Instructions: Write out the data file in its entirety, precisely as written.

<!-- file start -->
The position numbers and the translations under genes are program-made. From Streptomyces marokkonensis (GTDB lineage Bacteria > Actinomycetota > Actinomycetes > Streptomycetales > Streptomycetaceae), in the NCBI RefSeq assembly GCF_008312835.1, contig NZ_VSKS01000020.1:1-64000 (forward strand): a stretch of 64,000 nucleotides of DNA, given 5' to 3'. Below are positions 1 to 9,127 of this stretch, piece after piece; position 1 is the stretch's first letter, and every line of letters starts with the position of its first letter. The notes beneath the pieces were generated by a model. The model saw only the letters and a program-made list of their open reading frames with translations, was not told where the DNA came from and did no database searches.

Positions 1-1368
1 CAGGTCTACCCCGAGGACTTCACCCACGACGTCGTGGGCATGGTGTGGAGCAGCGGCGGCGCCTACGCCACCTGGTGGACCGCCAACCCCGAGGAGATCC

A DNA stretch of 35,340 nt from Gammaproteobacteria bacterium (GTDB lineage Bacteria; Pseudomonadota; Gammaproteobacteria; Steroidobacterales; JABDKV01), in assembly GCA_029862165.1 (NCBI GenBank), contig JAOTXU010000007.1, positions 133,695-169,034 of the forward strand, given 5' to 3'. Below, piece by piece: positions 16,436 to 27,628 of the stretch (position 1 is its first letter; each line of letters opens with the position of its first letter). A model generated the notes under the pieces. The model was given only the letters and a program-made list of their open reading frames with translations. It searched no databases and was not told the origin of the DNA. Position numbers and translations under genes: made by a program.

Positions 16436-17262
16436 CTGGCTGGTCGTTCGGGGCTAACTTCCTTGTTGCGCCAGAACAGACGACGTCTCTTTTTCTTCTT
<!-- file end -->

The position numbers and the translations under genes are program-made. From Streptomyces marokkonensis (GTDB lineage Bacteria > Actinomycetota > Actinomycetes > Streptomycetales > Streptomycetaceae), in the NCBI RefSeq assembly GCF_008312835.1, contig NZ_VSKS01000020.1:1-64000 (forward strand): a stretch of 64,000 nucleotides of DNA, given 5' to 3'. Below are positions 1 to 9,127 of this stretch, piece after piece; position 1 is the stretch's first letter, and every line of letters starts with the position of its first letter. The notes beneath the pieces were generated by a model. The model saw only the letters and a program-made list of their open reading frames with translations, was not told where the DNA came from and did no database searches.

Positions 1-1368
1 CAGGTCTACCCCGAGGACTTCACCCACGACGTCGTGGGCATGGTGTGGAGCAGCGGCGGCGCCTACGCCACCTGGTGGACCGCCAACCCCGAGGAGATCC

A DNA stretch of 35,340 nt from Gammaproteobacteria bacterium (GTDB lineage Bacteria; Pseudomonadota; Gammaproteobacteria; Steroidobacterales; JABDKV01), in assembly GCA_029862165.1 (NCBI GenBank), contig JAOTXU010000007.1, positions 133,695-169,034 of the forward strand, given 5' to 3'. Below, piece by piece: positions 16,436 to 27,628 of the stretch (position 1 is its first letter; each line of letters opens with the position of its first letter). A model generated the notes under the pieces. The model was given only the letters and a program-made list of their open reading frames with translations. It searched no databases and was not told the origin of the DNA. Position numbers and translations under genes: made by a program.

Positions 16436-17262
16436 CTGGCTGGTCGTTCGGGGCTAACTTCCTTGTTGCGCCAGAACAGACGACGTCTCTTTTTCTTCTT